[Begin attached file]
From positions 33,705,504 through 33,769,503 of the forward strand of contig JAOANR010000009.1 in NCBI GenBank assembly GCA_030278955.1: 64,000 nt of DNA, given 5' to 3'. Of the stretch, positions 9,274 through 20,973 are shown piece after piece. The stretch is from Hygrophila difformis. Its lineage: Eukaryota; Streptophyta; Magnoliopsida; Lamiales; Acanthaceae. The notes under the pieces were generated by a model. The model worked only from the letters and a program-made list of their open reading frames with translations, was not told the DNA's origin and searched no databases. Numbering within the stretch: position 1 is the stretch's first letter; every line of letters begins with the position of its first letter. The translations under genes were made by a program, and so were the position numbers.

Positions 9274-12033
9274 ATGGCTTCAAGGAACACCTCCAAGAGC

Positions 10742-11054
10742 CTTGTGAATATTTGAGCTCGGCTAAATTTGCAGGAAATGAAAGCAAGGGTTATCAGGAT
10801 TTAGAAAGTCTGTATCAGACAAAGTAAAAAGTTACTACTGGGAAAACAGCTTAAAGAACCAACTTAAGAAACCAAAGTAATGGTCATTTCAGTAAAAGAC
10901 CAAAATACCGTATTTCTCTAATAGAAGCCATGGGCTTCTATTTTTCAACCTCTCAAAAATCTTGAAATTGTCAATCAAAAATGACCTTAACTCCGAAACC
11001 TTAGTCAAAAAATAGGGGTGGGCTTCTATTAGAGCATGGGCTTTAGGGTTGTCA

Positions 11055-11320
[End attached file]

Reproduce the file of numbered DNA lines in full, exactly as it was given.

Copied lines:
From positions 33,705,504 through 33,769,503 of the forward strand of contig JAOANR010000009.1 in NCBI GenBank assembly GCA_030278955.1: 64,000 nt of DNA, given 5' to 3'. Of the stretch, positions 9,274 through 20,973 are shown piece after piece. The stretch is from Hygrophila difformis. Its lineage: Eukaryota; Streptophyta; Magnoliopsida; Lamiales; Acanthaceae. The notes under the pieces were generated by a model. The model worked only from the letters and a program-made list of their open reading frames with translations, was not told the DNA's origin and searched no databases. Numbering within the stretch: position 1 is the stretch's first letter; every line of letters begins with the position of its first letter. The translations under genes were made by a program, and so were the position numbers.

Positions 9274-12033
9274 ATGGCTTCAAGGAACACCTCCAAGAGC

Positions 10742-11054
10742 CTTGTGAATATTTGAGCTCGGCTAAATTTGCAGGAAATGAAAGCAAGGGTTATCAGGAT
10801 TTAGAAAGTCTGTATCAGACAAAGTAAAAAGTTACTACTGGGAAAACAGCTTAAAGAACCAACTTAAGAAACCAAAGTAATGGTCATTTCAGTAAAAGAC
10901 CAAAATACCGTATTTCTCTAATAGAAGCCATGGGCTTCTATTTTTCAACCTCTCAAAAATCTTGAAATTGTCAATCAAAAATGACCTTAACTCCGAAACC
11001 TTAGTCAAAAAATAGGGGTGGGCTTCTATTAGAGCATGGGCTTTAGGGTTGTCA

Positions 11055-11320